Western powers on Tuesday (13 August) urged foes Serbia and Kosovo to reboot their stalled dialogue “with urgency”, warning that the lack of progress is hindering their dreams of joining the European Union.
Serbia and its former province Kosovo, which is mainly ethnic Albanian, still have a bitter and tense relationship two decades after Pristina broke away in a separatist war and went on to declare independence.
EU-led talks to normalise their ties have sputtered out in recent months over a series of diplomatic clashes.
In a joint statement, the governments of the US, UK, France, Germany and Italy called on the neighbours to “restart the EU-led Dialogue with urgency”.
“The status quo prevents progress on Kosovo’s and Serbia’s path towards the European Union (EU) and is simply not sustainable”, it added.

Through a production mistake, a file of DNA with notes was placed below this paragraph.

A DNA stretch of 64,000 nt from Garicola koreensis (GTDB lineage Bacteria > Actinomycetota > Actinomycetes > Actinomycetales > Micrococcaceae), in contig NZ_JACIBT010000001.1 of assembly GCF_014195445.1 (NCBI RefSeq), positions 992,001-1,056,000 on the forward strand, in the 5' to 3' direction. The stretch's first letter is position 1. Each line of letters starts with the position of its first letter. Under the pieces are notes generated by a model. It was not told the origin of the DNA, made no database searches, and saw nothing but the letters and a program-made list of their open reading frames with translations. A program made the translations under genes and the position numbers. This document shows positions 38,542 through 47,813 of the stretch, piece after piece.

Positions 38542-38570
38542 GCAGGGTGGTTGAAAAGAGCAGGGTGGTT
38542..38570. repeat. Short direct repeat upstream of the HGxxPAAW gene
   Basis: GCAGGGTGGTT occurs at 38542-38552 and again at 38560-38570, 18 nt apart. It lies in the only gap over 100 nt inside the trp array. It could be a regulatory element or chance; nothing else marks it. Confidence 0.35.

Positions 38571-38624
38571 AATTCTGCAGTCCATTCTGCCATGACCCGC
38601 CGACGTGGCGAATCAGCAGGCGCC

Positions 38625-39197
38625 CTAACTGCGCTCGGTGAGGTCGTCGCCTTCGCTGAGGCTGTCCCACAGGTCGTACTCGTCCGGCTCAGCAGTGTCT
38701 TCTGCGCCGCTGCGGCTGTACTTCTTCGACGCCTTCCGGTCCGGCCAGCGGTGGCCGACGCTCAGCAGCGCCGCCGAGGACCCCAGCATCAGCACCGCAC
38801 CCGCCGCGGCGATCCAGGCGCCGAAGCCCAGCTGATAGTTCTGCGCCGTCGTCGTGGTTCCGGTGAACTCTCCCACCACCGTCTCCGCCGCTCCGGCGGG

The governments said they were willing to become more involved in the talks — but only if “you both signal a willingness to compromise, remove obstacles and resume discussions”.
The statement urged each side to extend an olive branch.
“For Kosovo, that means suspending the tariffs imposed on Serbia,” the governments said, referring to a 100% tax slapped on Serbian goods last November.
The countries then urged Serbia to halt its “de-recognition campaign against Kosovo”, referring to Belgrade’s efforts to sway other countries to revoke their recognition of Kosovo’s statehood.
After the EU-led talks hit a wall last year, Germany and France took their own initiative to try to restart the dialogue, holding a summit in Berlin in April.
But no progress was made and a planned follow-up meeting in July was later scrapped.
Serbia lost control of Kosovo after a NATO bombing intervention forced its troops to withdraw from a war with ethnic Albanian separatists in 1999.
A decade later Kosovo declared independence, a move recognised by the US and most of Western Europe.
But Belgrade and its allies Moscow and Beijing have never accepted its statehood, effectively shutting Kosovo out of the United Nations.